All to the good. In some cases, measures as drastic as “contracting out the management of failed schools” may well be called for. For example, my long-ago employer, the Philadelphia school district, has recently contracted out the operation of nearly 50 schools to 5 independent organizations, each espousing a different educational philosophy. With Koret, I want to insist that the key principle be: No matter the education philosophy or the means of delivery for education services, the goal has to be improved student performance. One thing American education reform definitely does not need is more pilot programs that are not held accountable for the results they generate.
One disappointing element of the task force’s report vis-á-vis accountability is its weak endorsement of the No Child Left Behind Act-such as its dissatisfaction over the act’s “relatively slow timelines,” Washington’s “scant leverage over states and districts,” and the “few real consequences on educators whose schools fail.” Perhaps so. But we need to guard against such critiques’ becoming self-fulfilling prophecies. If we are to avoid a 20-year retrospective on the failures of the Bush administration’s education efforts, it seems to me that the new law should be accorded more support than it is receiving.
The most challenging element of Koret’s comprehensive reform strategy is choice. The choice issue is perhaps the line drawn in the sand of education reform and, therefore, deserves more than advocacy. Even if school choice were used only as a means to bolster accountability, it would reconfigure American education on the basis of an entirely new paradigm.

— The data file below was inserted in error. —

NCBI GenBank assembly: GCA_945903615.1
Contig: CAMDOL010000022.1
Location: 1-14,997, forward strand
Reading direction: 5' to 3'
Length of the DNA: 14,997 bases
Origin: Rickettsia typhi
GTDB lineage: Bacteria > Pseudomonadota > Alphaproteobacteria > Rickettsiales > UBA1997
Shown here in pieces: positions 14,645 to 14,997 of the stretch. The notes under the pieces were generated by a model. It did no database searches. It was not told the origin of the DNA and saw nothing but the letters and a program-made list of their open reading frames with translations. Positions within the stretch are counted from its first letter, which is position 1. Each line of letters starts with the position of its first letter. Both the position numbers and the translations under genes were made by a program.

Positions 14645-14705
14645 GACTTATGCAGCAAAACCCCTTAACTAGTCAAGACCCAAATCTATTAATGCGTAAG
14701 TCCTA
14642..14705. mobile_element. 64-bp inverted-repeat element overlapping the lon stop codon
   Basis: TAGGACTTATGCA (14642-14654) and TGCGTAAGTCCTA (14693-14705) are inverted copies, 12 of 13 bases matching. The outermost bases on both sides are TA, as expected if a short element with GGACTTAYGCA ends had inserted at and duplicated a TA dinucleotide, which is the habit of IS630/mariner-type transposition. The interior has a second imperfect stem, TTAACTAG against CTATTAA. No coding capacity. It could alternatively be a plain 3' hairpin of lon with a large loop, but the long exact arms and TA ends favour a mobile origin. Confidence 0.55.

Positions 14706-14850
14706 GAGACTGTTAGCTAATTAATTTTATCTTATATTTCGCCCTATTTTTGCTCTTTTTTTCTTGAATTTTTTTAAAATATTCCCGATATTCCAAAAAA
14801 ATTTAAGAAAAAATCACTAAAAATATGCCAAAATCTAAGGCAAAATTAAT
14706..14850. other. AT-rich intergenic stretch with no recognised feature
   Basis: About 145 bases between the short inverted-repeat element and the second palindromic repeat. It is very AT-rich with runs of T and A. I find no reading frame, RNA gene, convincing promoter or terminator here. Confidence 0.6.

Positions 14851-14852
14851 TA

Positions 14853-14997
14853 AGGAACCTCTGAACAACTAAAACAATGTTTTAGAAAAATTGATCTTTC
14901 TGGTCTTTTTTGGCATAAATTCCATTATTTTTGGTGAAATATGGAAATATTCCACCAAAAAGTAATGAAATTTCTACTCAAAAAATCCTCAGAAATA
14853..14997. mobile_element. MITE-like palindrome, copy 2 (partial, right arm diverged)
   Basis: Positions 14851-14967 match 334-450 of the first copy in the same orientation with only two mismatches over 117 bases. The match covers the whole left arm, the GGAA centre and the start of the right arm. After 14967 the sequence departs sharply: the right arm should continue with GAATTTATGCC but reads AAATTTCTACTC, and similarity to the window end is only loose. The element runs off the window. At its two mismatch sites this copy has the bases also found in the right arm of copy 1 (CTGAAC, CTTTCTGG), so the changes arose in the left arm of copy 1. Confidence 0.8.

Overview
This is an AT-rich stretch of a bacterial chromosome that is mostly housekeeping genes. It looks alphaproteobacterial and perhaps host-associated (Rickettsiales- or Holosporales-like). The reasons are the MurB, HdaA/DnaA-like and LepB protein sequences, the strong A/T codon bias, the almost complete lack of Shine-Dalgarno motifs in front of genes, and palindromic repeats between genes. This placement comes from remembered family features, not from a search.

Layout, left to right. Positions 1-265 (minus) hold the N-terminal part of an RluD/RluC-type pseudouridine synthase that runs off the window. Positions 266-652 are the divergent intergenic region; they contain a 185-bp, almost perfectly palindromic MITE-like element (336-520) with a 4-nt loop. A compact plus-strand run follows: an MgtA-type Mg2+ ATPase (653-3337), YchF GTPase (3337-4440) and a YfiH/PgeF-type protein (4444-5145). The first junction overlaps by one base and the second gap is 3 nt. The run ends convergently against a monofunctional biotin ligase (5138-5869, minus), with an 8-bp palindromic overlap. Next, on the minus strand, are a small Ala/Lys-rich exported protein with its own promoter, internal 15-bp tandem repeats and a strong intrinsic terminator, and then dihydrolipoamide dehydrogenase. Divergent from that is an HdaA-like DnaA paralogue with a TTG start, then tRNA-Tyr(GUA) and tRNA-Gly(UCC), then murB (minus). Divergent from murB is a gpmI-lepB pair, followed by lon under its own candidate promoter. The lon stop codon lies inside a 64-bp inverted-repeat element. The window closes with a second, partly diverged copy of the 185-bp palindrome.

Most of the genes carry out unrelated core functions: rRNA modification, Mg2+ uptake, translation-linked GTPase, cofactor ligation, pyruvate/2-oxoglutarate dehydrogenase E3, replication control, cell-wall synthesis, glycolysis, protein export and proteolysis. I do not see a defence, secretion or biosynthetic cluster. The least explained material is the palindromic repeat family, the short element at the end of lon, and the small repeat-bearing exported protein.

Because the market solution is so politically volatile, some questions need to be answered before choice can move forward. For instance, will we be sure to hold all charter schools to the same standards of accountability as other schools? As the task force suggests, choice advocates want to exempt charter schools from certain regulatory strictures. But the same acid test must be applied. Exemptions from regulations must be granted because it can be demonstrated that they stand in the way of improving student performance.
In addition, can we apply the market model to American education without dislocating children and resources? The rationale for the market model is usually based on the performance of individual schools and the application of whatever rewards and sanctions that performance evokes. But there are roughly 50 million children in the public schools of the United States who need help now. All 50 million of them are entitled to a high-quality education. It should be readily possible, as a function of the market, to provide a high-quality education for some via charter schools and vouchers now. However, we must never lose sight of the fact that, as we encourage experimentation, the benefits of the education laboratory must ultimately accrue to 50 million children. Let’s expand our choices, but never lose our passion to work with and improve all of education.